Regulation & Policy

The long-awaited UK draft energy is expected to favour new gas-fired and nuclear plants over renewables, as the Government is set to introduce new support schemes - including contract for difference -  as a price guarantee for power companies. The Government will propose a new draft law later today.

 Russia's energy minister Anatoly Yanovsky has backed efforts of Gazprom to go downstream by buying gas-fired power generation assets in Western Europe.

The British government is developing a gas generation strategy with the aim of encouraging investment in new gas plants, said Charles Hendry, minister of state for energy in the U.K.

"The role of gas has not been sufficiently clear," Hendry said at a Lloyd's Register press conference late yesterday, voicing support for a growing role of gas in Britain's energy mix. "The earliest we can have a new gas plant is 2019," he forecast.

Representatives of Germany's four biggest utilities have highlighted the need for new conventional power generation capacity to underping the transition of Germany's energy sector at an "energy summit" with Chancellor Angela Merkel.

Entso-E, the representative body of European TSOs, is criticizing the lack of investment in power grid expansions to support the massive increase of renewable capacity throughout Europe. Gas-fired power plants are widely used to backstop the intermittency of electricity produced by renewable energy sources.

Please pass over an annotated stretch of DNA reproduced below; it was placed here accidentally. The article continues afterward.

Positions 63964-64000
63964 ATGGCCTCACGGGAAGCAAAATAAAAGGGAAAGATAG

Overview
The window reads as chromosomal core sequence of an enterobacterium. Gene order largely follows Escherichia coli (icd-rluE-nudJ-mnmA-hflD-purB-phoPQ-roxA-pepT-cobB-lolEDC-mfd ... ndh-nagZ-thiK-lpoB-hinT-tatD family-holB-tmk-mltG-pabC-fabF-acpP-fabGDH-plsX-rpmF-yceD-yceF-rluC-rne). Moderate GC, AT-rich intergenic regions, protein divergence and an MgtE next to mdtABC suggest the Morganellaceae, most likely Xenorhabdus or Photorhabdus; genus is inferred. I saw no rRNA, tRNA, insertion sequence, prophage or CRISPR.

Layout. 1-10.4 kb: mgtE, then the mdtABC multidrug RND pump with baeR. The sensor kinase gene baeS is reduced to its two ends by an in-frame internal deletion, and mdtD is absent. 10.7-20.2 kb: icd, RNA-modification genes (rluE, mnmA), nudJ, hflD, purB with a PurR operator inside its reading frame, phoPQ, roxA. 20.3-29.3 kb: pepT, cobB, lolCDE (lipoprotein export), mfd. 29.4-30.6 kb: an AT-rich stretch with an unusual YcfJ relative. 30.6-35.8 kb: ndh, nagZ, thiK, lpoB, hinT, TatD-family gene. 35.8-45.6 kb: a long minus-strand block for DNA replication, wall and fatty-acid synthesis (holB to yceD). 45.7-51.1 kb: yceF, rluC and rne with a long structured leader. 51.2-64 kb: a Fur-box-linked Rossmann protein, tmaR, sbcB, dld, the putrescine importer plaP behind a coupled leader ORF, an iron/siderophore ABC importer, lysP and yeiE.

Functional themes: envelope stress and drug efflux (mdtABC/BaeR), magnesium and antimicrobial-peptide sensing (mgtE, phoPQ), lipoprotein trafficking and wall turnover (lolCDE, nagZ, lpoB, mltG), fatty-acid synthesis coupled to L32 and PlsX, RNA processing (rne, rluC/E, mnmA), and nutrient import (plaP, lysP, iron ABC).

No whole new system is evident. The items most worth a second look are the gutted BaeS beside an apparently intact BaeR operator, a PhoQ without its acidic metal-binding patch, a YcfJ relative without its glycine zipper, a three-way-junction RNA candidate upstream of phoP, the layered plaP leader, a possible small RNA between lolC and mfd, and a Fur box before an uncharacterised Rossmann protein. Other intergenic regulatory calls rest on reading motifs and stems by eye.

China's State Electricity Regulatory Commission (SERC) has imposed measures compelling power plant operators to improve coordination of plant dispatchment to meet summer peak demand. To this end, SERC set out measures to enhance stability of the power grid by closer supervision of plant dispatchment and load scheduling.

Eurelectric sees the introduction of capacity remuneration mechanisms as an 'option of last resort'. "Policymakers should only consider introducing capacity remuneration mechanisms, or capacity markets, where the proper functioning of energy-only markets is still not enough to ensure system security," Anne-Malorie Géron, head of Eurelectric's Market Unit, told Gas-to-Power Journal.

The Danish government pledges the country can rely entirely on renewable energy by 2050, however gas-fired power generation and increased interconnection capacity are vital to balance electricity supply and demand. "Gas will be needed as a backup for renewable energies, but we are working on replacing natural gas with biogas and other renewable gases," Marlene Hein Nybroe, gas development and preparedness manager at Energinet DK told Gas-to-Power Journal.

The Spanish Congress of Deputies supports the timely introduction of a new cogeneration tariff, with Acogen, Spain's cogeneration association, calling the congress support a "very positive step". Investment into new CHP plants in Spain has come to standstill, following the decision of Spain's government to enact a temporary halt to new feed-in-tariff contracts for renewable energies starting January 2013.